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No Fixed Abode, Home Counties, United Kingdom
I’m a 51-year-old Aspergic CAD-Monkey. Sardonic, cynical and with the political leanings of a social reformer, I’m also a toy and model figure collector, particularly interested in the history of plastics and plastic toys. Other interests are history, current affairs, modern art, and architecture, gardening and natural history. I love plain chocolate, fireworks and trees but I don’t hug them, I do hug kittens. I hate ignorance, when it can be avoided, so I hate the 'educational' establishment and pity the millions they’ve failed with teaching-to-test and rote 'learning' and I hate the short-sighted stupidity of the entire ruling/industrial elite, with their planet destroying fascism and added “buy-one-get-one-free”. I also have no time for fools and little time for the false crap we're all supposed to pretend we haven't noticed, or the games we're supposed to play.

Thursday, June 17, 2010

1959; [Ceremonial] Guards Colour Party, S2 / 01702 / 01702-2 - HO/OO

If you're going to have guards misicians, you might as well have guards marching with rifles, and a few setries to march past! The is one of the more unusual sets from Airfix in that there are a large number of duplicates of a single figure and just a few other pieces.

The second type artwork, again - courtesy of Greek contributor Kostas - and the catalogue images he sent me. A colour wouldn't lead a quarter-guard like this, but it's a fine piece of artwork none-the-less, with everyone looking stern and determined!

A few shots of the 'pink' figures. I have delt with the pink in detail with the Guards Band in the 'newer post' (above this one on a scroll), but you can see here, quite clearly that they are not pink, but rather faded-out red, with this set the red is clinging to the recesses of the detail, folds in the cloths and - obvious on the sentry-box - larger flat areas.

The make-up of a Colour Guard, varies from army to army and unit to unit and I can't remember ours that well, but an officer with drawn-sword or sabre leads, two young subalterns (sub-lieutenants), or Second Lieutenants referred-to as 'Ensigns' carry the colours (flags), one being the Queens Colour the other the Regimental Colour. They are escorted by Colour Sergeant's, the rank above Sergeant in the regular infantry, and they may be accompanied by the Regimental Sergeant-major (RSM) or similar, making up to six 'chaps'.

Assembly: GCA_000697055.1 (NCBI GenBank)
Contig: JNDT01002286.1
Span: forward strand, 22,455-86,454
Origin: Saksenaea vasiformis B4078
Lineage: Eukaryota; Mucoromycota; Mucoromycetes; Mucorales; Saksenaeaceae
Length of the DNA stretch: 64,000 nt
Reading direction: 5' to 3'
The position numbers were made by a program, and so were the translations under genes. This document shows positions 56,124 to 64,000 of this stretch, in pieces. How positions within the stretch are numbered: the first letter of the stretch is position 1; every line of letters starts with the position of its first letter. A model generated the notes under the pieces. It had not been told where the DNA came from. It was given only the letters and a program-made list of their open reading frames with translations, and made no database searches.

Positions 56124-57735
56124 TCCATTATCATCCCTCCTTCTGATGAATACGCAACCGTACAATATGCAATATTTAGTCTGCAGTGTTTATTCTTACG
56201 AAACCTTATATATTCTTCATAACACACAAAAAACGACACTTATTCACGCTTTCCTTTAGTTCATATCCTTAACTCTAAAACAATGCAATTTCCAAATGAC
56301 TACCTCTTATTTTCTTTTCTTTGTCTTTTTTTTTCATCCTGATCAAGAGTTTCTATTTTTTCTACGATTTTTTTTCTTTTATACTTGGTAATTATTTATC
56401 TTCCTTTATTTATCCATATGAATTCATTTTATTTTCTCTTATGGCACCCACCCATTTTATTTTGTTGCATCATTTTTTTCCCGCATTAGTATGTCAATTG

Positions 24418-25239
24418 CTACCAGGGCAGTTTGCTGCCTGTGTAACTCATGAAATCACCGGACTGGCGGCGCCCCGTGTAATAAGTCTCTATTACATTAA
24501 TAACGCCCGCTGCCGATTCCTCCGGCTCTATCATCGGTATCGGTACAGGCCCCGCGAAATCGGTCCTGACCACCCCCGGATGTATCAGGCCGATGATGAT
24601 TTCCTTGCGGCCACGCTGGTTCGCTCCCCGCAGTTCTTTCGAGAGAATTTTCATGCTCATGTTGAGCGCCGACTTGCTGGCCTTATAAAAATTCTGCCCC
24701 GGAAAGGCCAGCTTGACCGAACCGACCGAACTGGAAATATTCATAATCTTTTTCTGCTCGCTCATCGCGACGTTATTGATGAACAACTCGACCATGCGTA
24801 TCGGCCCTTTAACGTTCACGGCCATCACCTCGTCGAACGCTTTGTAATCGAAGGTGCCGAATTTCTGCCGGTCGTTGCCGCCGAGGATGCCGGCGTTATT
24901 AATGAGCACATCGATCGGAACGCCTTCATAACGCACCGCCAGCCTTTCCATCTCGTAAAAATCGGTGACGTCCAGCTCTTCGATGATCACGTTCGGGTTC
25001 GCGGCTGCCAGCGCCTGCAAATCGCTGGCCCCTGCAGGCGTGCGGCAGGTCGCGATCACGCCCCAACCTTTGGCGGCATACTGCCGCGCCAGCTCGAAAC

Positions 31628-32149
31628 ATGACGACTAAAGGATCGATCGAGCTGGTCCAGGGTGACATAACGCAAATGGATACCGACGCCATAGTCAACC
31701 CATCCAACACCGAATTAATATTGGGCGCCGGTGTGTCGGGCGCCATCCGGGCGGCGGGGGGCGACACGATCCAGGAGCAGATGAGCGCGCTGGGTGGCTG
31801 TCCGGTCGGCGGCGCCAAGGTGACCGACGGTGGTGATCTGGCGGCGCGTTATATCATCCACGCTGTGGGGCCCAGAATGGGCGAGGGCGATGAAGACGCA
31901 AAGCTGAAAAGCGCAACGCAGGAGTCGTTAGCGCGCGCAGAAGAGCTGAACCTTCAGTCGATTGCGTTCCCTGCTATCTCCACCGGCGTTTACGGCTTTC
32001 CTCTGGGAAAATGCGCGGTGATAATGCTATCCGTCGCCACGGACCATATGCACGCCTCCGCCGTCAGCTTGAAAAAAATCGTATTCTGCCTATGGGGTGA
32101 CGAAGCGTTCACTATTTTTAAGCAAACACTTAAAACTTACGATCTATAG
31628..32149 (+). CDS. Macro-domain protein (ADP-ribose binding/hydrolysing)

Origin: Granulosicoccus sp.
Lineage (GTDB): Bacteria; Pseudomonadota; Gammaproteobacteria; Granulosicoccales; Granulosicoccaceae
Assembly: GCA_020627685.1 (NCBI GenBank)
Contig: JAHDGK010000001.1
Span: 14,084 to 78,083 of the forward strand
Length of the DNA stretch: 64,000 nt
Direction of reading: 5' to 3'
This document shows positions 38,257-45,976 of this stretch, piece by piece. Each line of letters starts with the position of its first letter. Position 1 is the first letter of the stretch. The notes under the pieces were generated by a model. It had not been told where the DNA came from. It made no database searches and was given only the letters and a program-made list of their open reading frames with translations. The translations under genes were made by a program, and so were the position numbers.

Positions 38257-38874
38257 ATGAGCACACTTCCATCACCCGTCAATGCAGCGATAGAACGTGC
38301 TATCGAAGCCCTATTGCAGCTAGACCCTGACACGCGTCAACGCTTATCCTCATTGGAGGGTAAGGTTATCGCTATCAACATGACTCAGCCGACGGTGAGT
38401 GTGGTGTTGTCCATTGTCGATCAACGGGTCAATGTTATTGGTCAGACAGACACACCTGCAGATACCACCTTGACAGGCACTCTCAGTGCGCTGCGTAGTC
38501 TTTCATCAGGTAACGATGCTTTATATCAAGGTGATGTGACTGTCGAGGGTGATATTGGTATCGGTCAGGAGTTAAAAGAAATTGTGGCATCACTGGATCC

There are so many exceptions and variations to this that the collecting of military bands and colour parties is a whole hobby in itself. Suffice to say that the above vignette is attempt to picture a Colour Guard, with Captain, sword drawn, between two Ensigns followed by two Company Sergeant-majors (CSM's) with rifles shouldered.

The upper shot shows the main colour variations of the plastic for this set, basically the same as the Guards Band set.

I was getting-on to rendering 2D on my CAD course when I was photographing these (about two years ago; where does it go!), so quickly knocked-up this 'palace' frontage for the photo-session. The unit accompanying the colour is known as the Escort for the Colour/s (while the colour/s is/are being presented) and Escort to the Colour, once the Colour/s has/have joined their ranks.

Here the upper photograph shows the changing of the guard, with an escorting officer or senior NCO bringing the replacement sentries or stags, at each post a small ceremony with much stamping of feet will ensue. the chap to the far left is counting out his prowl, usually this is done in tandem, and they count out so they turn or stop at the same time.

The unit mounting ceremonial guard changes quite regularly, at Windsor castle for instance, it's every two days.

Useful Link for Guard's ceremony in London.

 I also CAD'ed some tree 'flats' and took the Regimental Colour on patrol!

The carded Guards from Hong Kong, are not really copies of the Airfix figures at all, or at least; only the legs have been used, so...

...they're worth a quick look. As you can see, there are four poses, with long and short 'pop-guns' held to the left shoulder or to the right. I covered the set Here on the main blog. The long-weapons are sort of 'Port Arms' and the short ones are sort of 'Shouldered'?

Unknown nation's troops represented here with a bit of a bearskin-cut! Naples? Nassau? Anywhere beginning with N! Back in the day there were loads of these conversions, they were very useful for both Napoleonic and Crimean war gaming, and I seem to recall Terry Wise had a page of them in his 'Introduction to Battlegaming'. Scan of an photograph, so not the best quality.

Comparison between the Airfix and Spencer Smith 'Royal Salute Presnt Arms' poses, there's no piracy involved with the 30mm figure, just the same pose, it's like a big-brother home on leave showing little-brother how to do it with the Airfix SLR and disappearing bayonet!
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